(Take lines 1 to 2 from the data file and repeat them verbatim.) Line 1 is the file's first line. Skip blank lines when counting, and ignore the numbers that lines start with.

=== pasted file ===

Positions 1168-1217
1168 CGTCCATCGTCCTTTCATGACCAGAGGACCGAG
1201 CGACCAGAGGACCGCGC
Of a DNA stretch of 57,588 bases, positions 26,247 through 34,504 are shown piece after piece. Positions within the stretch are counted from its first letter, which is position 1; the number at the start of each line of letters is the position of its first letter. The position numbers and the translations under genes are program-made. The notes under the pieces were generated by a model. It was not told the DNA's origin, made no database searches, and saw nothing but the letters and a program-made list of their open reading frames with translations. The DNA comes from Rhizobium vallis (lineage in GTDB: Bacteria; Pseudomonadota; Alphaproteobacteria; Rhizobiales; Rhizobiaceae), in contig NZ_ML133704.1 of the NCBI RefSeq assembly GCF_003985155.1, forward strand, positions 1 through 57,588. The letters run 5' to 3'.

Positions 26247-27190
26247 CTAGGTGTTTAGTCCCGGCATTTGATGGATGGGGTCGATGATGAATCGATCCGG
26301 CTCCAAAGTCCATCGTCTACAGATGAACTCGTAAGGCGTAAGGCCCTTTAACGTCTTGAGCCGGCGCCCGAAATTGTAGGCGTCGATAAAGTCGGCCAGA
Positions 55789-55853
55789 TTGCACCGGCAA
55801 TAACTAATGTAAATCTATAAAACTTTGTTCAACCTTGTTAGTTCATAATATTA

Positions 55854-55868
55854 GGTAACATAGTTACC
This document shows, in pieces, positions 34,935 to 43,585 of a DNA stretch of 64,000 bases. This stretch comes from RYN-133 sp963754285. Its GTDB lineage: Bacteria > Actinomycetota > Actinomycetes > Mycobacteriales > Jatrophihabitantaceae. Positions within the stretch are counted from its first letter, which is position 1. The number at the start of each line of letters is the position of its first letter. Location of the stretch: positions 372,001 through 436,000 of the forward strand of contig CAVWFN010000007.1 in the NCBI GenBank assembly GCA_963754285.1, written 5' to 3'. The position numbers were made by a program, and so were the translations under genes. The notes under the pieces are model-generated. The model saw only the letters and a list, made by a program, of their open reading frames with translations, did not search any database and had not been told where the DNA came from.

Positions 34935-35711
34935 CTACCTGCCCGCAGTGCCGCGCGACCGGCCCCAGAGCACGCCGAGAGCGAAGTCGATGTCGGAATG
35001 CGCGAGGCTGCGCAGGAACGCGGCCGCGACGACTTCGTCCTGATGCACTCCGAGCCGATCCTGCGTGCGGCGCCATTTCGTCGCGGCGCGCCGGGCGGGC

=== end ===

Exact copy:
Positions 1168-1217
1168 CGTCCATCGTCCTTTCATGACCAGAGGACCGAG